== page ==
Prime Minister Viktor Orban (C) votes during the plenary session of the Parliament in Budapest, Hungary, 06 April 2020. From left, leader of the governing Fidesz party fraction Mate Kocsis is seen. EPA-EFE/Szilard Koszticsak


Hungarian Government targets foreign money in ‘sovereignty bill’


Hungary’s ruling Fidesz party filed a legislative package to Parliament calling for the criminalisation of foreign funding for political parties and the establishment of an oversight authority for NGOs.

“This legislation closes the door to any electoral cheating and foresees sanctions for anyone using foreign funds in a campaign, potentially leading to three years of imprisonment,” said Máté Kocsis, the head of the parliamentary group of Fidesz, on Facebook.

The bill states: “Hungary’s sovereignty is impaired – and it also carries a heightened risk to national security – if political power gets into the hands of persons or organisations dependent on any foreign power, organisation or person.”

It also looks to prohibit anonymous grants to parties.

Under the Bill, accepting campaign contributions from abroad in elections will be punishable by up to three years imprisonment.

It would also establish a new agency, the Sovereignty Protection Office, to monitor and investigate perceived foreign interference in politics.

That would include NGOs and other groups whose “activities involving foreign funding may influence the outcome of elections” or that “engage in or support activities involving foreign funding to influence the will of voters”.

It would also monitor “attempts at disinformation”, akin to European Union-style institutions.

The agency would “map and investigate organisations that engage in activities to influence the will of the voters with foreign support or support such activities”.

The Sovereignty Protection Office is intended to be established by February 2024 but will have no sanctioning powers other than to issue an annual “sovereignty report” and to forward any information to the relevant authorities.

While proponents say the bill strengthens Hungarian sovereignty and democracy, opponents call it “autocratic plot” designed to stifle critics and cripple the opposition ahead of the European elections in 2024.

A few days before filing the bill, Hungarian Prime Minister Viktor Orbán explicitly referred to the international Hungarian-American financier George Soros at a conference.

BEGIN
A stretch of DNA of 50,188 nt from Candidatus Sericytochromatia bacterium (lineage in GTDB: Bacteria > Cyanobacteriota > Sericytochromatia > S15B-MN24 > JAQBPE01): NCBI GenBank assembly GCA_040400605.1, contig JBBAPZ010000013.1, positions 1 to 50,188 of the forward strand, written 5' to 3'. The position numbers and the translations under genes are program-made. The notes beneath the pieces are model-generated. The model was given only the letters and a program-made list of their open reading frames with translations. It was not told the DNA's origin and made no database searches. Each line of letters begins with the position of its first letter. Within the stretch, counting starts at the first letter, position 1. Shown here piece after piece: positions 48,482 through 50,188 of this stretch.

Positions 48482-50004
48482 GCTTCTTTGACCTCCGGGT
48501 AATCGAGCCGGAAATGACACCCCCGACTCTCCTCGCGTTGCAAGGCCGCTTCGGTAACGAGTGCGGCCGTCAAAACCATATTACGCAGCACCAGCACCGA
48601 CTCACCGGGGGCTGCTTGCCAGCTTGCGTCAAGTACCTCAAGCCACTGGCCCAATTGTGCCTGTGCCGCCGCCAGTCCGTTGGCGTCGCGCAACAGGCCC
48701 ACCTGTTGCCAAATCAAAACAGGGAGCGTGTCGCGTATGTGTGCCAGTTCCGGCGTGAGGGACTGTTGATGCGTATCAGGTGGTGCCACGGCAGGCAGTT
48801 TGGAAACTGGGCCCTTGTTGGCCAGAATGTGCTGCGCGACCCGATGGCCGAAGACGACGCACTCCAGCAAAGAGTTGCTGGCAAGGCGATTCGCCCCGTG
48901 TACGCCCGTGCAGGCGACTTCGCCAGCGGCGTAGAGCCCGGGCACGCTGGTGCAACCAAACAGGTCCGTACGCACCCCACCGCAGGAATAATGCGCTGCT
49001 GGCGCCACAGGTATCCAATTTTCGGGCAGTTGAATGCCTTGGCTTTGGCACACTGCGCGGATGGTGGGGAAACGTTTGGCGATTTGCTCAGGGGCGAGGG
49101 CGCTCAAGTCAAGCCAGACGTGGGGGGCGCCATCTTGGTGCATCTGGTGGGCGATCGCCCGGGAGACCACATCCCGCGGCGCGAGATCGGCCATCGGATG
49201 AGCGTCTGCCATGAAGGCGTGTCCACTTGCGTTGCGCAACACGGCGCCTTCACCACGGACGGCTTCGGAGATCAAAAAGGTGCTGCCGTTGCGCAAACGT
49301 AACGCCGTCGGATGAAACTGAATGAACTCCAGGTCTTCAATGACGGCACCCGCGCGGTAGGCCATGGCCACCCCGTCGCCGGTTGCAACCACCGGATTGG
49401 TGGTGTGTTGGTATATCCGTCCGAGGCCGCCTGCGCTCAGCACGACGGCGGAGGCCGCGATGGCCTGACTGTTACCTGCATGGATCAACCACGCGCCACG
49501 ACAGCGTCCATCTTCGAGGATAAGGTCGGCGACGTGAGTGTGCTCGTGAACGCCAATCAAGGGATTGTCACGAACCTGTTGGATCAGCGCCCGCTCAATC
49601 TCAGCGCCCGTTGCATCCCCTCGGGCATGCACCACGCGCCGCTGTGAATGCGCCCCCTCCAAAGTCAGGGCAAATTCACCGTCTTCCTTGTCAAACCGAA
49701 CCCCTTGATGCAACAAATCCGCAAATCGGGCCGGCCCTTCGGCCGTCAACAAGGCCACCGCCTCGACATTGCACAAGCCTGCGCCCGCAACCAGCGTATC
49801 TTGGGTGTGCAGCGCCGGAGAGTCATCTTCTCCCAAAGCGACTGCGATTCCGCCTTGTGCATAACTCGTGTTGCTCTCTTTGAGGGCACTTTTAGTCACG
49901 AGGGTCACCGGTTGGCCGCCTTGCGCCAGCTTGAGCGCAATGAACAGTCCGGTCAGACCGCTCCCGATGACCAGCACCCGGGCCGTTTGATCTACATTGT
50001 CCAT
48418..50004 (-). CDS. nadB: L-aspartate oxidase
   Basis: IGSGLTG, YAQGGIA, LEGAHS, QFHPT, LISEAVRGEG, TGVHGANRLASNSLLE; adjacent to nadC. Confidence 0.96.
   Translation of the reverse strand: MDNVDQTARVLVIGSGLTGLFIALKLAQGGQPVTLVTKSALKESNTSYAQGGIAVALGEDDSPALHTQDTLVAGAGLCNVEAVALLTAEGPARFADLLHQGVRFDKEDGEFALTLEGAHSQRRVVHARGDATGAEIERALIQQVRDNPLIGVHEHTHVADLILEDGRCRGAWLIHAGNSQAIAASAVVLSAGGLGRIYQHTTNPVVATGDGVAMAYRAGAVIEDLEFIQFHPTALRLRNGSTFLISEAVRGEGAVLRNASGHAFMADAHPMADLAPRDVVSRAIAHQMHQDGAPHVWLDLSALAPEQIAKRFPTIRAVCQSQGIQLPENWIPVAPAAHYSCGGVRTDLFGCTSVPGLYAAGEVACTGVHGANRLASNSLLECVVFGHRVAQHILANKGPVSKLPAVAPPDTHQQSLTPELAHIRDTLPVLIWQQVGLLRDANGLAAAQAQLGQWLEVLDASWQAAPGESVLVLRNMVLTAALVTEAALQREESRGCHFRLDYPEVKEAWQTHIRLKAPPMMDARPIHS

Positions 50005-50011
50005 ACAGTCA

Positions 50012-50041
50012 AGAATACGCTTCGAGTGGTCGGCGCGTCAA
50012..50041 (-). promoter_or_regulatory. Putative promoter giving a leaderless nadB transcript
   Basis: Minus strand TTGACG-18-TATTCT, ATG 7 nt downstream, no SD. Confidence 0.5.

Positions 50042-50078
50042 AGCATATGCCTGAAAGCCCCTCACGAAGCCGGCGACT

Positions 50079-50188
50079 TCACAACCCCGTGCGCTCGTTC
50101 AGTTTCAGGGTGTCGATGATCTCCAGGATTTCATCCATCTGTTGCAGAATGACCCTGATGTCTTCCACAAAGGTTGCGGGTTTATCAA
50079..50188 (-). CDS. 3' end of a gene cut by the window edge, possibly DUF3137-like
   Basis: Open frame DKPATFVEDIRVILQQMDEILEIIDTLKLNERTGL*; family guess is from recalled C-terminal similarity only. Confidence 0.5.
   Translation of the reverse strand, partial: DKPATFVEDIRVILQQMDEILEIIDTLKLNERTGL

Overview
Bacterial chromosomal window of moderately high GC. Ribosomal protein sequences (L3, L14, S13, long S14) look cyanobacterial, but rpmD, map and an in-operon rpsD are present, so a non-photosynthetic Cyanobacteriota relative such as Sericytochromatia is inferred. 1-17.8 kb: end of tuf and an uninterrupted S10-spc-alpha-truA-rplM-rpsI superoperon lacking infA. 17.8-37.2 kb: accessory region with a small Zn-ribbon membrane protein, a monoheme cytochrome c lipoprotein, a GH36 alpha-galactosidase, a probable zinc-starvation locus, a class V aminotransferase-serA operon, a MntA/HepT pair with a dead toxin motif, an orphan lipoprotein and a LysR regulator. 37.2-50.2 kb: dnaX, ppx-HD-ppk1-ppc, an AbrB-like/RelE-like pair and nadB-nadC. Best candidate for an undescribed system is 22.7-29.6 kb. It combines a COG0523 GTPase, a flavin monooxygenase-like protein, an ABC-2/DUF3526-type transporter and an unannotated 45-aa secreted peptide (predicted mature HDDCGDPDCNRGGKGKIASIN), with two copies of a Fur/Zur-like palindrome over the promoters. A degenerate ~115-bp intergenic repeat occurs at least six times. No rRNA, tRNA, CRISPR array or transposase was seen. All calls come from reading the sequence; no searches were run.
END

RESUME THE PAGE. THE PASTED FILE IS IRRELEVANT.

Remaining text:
Soros and the Hungarian Government have been battling each other for years, as the first is seen as a sponsor of hyper-progressive causes.

“George Soros no longer conceals his plans, we know the Soros plan, he has destroyed the British pound, he is flooding Europe with migrants, he openly declares that national borders must be abolished, that is, European countries must be deprived of their sovereignty,” Orbán said.

The “Sovereignty Bill” is the result of events that occurred during the 2022 elections, where the opposition received large sums of money from what were seen as progressive Americans.

According to the ruling Fidesz party, attempts were made to influence the elections directly with funds from abroad.

This was later confirmed by a national security investigation revealing the support of the unified left-wing opposition.

The then-prime ministerial candidate of the unified opposition Peter Márki-Zay stated in an interview with the Magyar Hang news outlet that several million dollars arrived during the election campaign from the United States.

Márki-Zay later admitted having received around 2 billion forints (about €5.3 million) in foreign funding, mostly from the US-based left-wing NGO Action for Democracy, which has close ties to the US Democratic Party.

He took advantage of a loophole in Hungary’s party financing regulations, which only prevent political parties from accepting foreign funds, not civic groups.

Ágnes Kunhalmi, a well-known Hungarian Socialist MP, even confessed that during the campaign, “they [Americans] were forced to sell a product [policy] that was foreign to Hungary”.

They were coerced by “American strategists who knew very little about Hungarian history”, she said, adding: “It was deplorable what US advisers did to constantly incite Hungarian society against Putin.”

Kocsis wrote on Facebook that the proposed bill would “close a loophole” of “electoral trickery”.

In 2017, Hungary passed a law requiring NGOs receiving more than €22,000 in foreign funds to register as “organisations receiving foreign funding”.

This was criticised and removed in 2021 after being deemed discriminatory by the Court of Justice of the European Union.

A new law in 2022 raised concerns by subjecting civil society organisations with budgets of more than €55,000 to regular audits by the Hungarian State Audit Office, excluding sports and religious groups that receive the vast majority of public funding.

On November 21, Hungarian Deputy Prime Minister Zsolt Semjén submitted another amendment proposal to the country’s National Assembly as part of the sovereignty defence package.

If approved, it would supplement the so-called Fundamental Law with: “It is the duty of every organ of the state to protect the constitutional identity and Christian culture of Hungary.”

The Hungarian bill comes at a time when Budapest is struggling with Brussels over alleged rule-of-law issues and, because of this, the EU is withholding billions of euros.